Background: Virtually all anesthesiologists care for patients who sustain traumatic injuries; however, the frequency with which operative anesthesia care is provided to this specific patient population is unclear. We sought to better understand the degree to which anesthesia providers participate in operative trauma care and how this differs by trauma center designation (levels I-V), using data from a comprehensive, regional database-the Washington State Trauma Registry (WSTR). We also sought to specifically assess operative anesthesia care frequency vis a vis the American College of Surgeons guidelines for continuous anesthesiology coverage for Level II trauma center accreditation.
Methods: We conducted a retrospective analysis measuring the frequency of operative anesthesia care among patients enrolled in the WSTR. Univariate comparisons were made between trauma patients who had surgery during their admission and those who did not (medical management only). In addition, clinical factors associated with surgical intervention were measured. We also measured the average times from hospital admission to surgery and compared these times across trauma centers, grouped level I, II, and III-V.
Results: From 2004 to 2014, there were approximately 176,000 encounters meeting WSTR inclusion criteria. Approximately 60% of these trauma encounters included exposure to operative anesthesia during the admission. Among all surgical procedures during the trauma admission, approximately 33% occurred within a level I trauma center, 23% occurred within a level II trauma center, and 44% occurred in a trauma center with a III, IV, or V designation. The predominant procedure category during a trauma admission was orthopedic. The presence of hypotension on admission (P < .01), increasing injury severity score (P < .01) and higher emergency department Glasgow Coma Score (P < .01) were all associated with surgical intervention during the trauma hospitalization, after adjustment for potential confounders. In level I trauma centers, for general surgical procedures, the median time to surgery was 2.5 hours; in level II trauma centers, the median time was 1.7 hours.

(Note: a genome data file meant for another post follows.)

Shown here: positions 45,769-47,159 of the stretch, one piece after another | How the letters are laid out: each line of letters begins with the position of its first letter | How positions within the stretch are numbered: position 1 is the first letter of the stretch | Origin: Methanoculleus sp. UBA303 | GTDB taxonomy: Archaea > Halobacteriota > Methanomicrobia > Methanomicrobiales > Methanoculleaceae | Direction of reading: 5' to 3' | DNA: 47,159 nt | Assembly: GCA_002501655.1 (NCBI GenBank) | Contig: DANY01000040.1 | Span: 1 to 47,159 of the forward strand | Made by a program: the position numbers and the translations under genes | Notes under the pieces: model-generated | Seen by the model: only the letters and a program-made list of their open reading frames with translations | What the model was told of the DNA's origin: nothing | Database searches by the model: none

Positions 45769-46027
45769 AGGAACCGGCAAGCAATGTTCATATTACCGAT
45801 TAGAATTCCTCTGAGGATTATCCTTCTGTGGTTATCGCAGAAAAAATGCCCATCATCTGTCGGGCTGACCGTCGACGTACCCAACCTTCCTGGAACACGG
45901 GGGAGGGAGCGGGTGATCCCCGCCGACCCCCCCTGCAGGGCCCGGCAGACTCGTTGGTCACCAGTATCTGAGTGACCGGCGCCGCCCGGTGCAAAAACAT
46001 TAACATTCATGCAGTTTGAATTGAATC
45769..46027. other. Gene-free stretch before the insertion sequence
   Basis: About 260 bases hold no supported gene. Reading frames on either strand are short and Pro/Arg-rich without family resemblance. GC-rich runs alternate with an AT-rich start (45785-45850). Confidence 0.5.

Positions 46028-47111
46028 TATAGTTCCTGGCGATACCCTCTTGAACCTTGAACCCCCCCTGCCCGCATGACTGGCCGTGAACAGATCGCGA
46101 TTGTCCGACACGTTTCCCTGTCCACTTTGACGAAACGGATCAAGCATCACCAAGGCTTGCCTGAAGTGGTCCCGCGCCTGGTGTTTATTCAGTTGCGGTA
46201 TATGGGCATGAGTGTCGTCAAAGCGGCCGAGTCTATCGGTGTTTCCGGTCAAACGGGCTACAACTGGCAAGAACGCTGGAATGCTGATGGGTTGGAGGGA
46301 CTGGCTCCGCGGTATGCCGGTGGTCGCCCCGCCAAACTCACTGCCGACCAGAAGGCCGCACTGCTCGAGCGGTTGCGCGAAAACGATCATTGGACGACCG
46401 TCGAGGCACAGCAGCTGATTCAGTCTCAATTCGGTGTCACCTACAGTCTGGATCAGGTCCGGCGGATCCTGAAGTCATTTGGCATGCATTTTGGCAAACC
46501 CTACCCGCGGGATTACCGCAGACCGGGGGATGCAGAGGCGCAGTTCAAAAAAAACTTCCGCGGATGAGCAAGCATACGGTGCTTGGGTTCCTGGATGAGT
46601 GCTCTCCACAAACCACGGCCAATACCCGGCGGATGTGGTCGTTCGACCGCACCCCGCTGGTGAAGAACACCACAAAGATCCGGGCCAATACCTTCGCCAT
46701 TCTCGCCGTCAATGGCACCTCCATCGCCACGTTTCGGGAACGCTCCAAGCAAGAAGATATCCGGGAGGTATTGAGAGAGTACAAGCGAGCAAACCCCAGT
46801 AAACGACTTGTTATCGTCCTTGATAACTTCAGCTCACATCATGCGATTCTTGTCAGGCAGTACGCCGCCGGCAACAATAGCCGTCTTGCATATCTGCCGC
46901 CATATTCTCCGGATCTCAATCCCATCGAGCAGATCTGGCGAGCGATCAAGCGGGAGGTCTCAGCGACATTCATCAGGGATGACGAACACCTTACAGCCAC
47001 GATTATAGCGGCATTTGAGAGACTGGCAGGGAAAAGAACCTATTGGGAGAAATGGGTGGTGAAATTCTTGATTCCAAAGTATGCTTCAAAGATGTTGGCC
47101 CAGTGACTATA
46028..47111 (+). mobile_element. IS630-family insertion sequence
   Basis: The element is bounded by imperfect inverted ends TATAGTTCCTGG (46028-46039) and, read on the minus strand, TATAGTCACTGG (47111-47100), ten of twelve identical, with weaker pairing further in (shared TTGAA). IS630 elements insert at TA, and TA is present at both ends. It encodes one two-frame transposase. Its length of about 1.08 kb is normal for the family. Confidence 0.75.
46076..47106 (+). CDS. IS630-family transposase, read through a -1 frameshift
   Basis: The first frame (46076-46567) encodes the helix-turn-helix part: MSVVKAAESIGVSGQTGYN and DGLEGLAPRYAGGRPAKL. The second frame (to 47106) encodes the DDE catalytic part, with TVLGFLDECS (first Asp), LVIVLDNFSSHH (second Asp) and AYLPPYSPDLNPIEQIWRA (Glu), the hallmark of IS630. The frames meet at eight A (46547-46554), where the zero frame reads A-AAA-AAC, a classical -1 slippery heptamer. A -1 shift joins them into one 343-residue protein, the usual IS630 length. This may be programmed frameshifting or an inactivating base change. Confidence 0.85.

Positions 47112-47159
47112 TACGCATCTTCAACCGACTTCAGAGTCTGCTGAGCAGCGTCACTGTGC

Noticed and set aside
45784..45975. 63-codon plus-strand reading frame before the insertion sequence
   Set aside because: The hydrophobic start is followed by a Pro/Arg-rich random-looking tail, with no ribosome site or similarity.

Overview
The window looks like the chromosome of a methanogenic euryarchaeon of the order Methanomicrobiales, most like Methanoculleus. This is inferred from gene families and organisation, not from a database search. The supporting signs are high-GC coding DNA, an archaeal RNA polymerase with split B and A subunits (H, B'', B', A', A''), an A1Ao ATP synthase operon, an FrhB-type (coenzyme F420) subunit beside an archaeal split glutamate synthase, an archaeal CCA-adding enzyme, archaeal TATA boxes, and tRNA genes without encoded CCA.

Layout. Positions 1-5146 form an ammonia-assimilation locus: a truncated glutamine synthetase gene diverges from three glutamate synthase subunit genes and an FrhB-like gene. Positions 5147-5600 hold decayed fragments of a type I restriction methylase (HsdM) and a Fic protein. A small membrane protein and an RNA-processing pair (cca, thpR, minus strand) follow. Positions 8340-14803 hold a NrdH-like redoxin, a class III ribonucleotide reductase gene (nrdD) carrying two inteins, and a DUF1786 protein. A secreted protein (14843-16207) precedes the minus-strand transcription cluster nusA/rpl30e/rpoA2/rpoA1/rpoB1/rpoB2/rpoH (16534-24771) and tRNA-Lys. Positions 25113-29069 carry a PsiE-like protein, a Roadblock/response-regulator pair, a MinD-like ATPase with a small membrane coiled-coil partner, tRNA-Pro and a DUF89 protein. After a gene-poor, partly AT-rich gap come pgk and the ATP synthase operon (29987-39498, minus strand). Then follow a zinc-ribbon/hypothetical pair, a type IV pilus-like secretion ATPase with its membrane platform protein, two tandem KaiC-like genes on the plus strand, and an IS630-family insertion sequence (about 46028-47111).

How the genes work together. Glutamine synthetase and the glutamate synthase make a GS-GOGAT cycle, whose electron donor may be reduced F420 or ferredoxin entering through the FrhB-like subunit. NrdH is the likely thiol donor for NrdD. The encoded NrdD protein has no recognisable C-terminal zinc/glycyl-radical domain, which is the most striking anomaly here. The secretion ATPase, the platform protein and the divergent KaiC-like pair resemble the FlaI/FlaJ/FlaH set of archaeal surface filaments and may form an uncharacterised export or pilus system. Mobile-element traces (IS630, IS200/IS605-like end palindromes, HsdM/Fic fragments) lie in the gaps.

Conclusions: This study highlights the frequent role anesthesiologists play in caring for patients who sustain traumatic injuries, in trauma centers levels I-V. In level II trauma centers, in-house anesthesiology coverage might have benefit for those patients requiring surgery within 1 hour, whereas the former American College of Surgeons requirement of 30-minute response time for out-of-hospital anesthesiology coverage is likely sufficient to provide satisfactory care to patients requiring surgery within 3 hours. Whether the increased cost of such in-house anesthesiology coverage at level II trauma centers is justified by its clinical benefit remains an unanswered question.